Six months passed before Polly phoned the office to begin her treatment. Upon her return for preliminary impressions, her simulation was in tow. We feel it was instrumental in keeping the fires burning.

The Plan

It was agreed upon that we would restore the entire maxilla, replacing Polly’s existing bridges on the upper arch (teeth Nos. 3 to 6 and 11 to 14), crowning teeth Nos. 2, 7 to 10, and 15, and placing feldspathic porcelain veneers on teeth Nos. 22 to 27. The configuration of Polly’s existing lower right bridge, though not ideal, was deemed acceptable with respect to creating a physiologic occlusal plane against the new upper restoration. Restoring her lower left region was placed on the back burner. Interestingly, once the upper arch was near completion, Polly agreed to place new bridges on the lower arch as well, resulting in a full-mouth rehabilitation. (Yes…it would have been nice to know this in advance.)

Getting the Ball Rolling

Figure 4. Resin replica mock-up of restoration.

To begin the process, I obtained a full-arch triple-tray impression of the upper and lower arches using Premier ALFA trays in combination with Coltène/Whaledent’s Monobody silicone impression material. This combinations is fast, well tolerated, and can be sent to the lab for pouring. In this instance, the impressions would be poured separately and mounted on a Panadent articulator, assisted by a maxillary cast mounting jig that is the transfer component for the Kois scoreless face-bow system. I relied upon Smile-Vision to provide a full mock-up of the case (resin replica) that would be the basis for Polly’s provisionals. Due to Polly’s excessive wear, it was decided to open the articulator 2 mm before beginning the preliminary wax-up. The resin replica is based on the initial simulation that Polly had approved (Figure 4).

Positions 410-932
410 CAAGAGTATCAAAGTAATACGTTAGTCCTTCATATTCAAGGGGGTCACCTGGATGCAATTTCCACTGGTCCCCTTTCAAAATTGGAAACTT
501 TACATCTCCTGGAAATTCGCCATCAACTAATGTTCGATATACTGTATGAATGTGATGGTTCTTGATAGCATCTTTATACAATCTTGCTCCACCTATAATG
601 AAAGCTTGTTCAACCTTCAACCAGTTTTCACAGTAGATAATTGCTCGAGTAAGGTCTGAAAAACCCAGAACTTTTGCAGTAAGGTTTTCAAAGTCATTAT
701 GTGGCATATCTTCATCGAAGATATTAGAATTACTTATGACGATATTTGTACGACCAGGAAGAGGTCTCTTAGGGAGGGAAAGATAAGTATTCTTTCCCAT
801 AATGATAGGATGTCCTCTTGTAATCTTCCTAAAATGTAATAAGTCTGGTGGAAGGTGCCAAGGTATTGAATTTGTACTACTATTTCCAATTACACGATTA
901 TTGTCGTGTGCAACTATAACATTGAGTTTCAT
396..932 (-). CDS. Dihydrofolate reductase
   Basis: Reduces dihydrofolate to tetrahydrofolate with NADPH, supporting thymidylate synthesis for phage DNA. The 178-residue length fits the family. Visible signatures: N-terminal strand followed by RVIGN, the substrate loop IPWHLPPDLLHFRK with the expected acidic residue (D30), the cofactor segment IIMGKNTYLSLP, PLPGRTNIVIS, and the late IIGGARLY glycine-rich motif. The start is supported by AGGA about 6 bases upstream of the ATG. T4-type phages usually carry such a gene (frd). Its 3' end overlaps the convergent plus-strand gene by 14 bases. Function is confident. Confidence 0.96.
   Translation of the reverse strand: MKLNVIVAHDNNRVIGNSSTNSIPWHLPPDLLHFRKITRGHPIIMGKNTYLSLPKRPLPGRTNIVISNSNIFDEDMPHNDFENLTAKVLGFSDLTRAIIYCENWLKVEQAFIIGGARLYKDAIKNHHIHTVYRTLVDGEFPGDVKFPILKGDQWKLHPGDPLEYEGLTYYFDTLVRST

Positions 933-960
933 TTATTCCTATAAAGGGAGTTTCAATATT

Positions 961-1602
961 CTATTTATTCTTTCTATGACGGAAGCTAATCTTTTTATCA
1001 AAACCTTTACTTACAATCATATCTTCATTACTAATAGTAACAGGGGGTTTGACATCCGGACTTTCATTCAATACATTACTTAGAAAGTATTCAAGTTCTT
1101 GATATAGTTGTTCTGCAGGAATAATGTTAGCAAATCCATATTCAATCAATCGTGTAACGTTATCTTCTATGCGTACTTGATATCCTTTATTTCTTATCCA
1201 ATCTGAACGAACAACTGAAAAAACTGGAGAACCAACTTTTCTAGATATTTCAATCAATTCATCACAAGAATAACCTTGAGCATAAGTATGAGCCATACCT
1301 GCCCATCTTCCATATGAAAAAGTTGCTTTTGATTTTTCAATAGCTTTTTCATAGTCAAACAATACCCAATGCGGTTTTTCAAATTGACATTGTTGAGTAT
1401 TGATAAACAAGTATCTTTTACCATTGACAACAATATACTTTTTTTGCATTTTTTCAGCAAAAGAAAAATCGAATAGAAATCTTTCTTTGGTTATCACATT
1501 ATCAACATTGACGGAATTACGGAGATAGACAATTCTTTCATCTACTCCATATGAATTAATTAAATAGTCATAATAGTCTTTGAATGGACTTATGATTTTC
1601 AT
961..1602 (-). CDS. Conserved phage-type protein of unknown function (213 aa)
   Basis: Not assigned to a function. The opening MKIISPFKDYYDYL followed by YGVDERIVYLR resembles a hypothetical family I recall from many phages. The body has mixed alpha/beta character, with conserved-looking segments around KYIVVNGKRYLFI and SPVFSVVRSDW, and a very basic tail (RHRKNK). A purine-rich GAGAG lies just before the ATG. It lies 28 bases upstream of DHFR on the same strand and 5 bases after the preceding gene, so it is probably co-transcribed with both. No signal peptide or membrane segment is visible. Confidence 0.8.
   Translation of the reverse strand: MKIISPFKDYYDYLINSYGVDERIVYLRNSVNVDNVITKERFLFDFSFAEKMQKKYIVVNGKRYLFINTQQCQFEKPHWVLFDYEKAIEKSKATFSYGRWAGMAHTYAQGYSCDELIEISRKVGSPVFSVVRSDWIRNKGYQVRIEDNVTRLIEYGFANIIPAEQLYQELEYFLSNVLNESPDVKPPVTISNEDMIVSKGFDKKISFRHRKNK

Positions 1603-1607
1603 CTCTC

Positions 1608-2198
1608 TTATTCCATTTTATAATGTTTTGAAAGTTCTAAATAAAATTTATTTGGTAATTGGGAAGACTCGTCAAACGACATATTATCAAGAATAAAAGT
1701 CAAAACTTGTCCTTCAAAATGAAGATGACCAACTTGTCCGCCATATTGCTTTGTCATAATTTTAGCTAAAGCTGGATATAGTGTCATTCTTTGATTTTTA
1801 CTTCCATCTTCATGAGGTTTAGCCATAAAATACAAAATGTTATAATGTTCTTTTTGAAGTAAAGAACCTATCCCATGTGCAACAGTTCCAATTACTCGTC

As is typical with such cases, I ask to “preview” the wax-up online prior to template fabrication. Upon my approval, Smile-Vision converted the mock-up to resin and then stone. This was followed by fabrication of a hard/soft template and reduction template. The package was returned to me in preparation for preparing and temporizing the case.

As noted above, a sectional approach was chosen in an effort to break the visits into more “palatable” sessions. Treatment would begin with removal and temporization of the upper right area on “day one,” followed by the same for the upper left the very next day. This was important due to the planned increase in vertical dimension. It is also worth noting that sectioning of pre-existing bridgework and subsequent tooth preparation was performed under a rubber dam in an effort to “separate” Polly from the unpleasantries associated with prolonged high-speed instrumentation. I’ve found Hygenic’s FlexiDam to be an invaluable ally in this regard.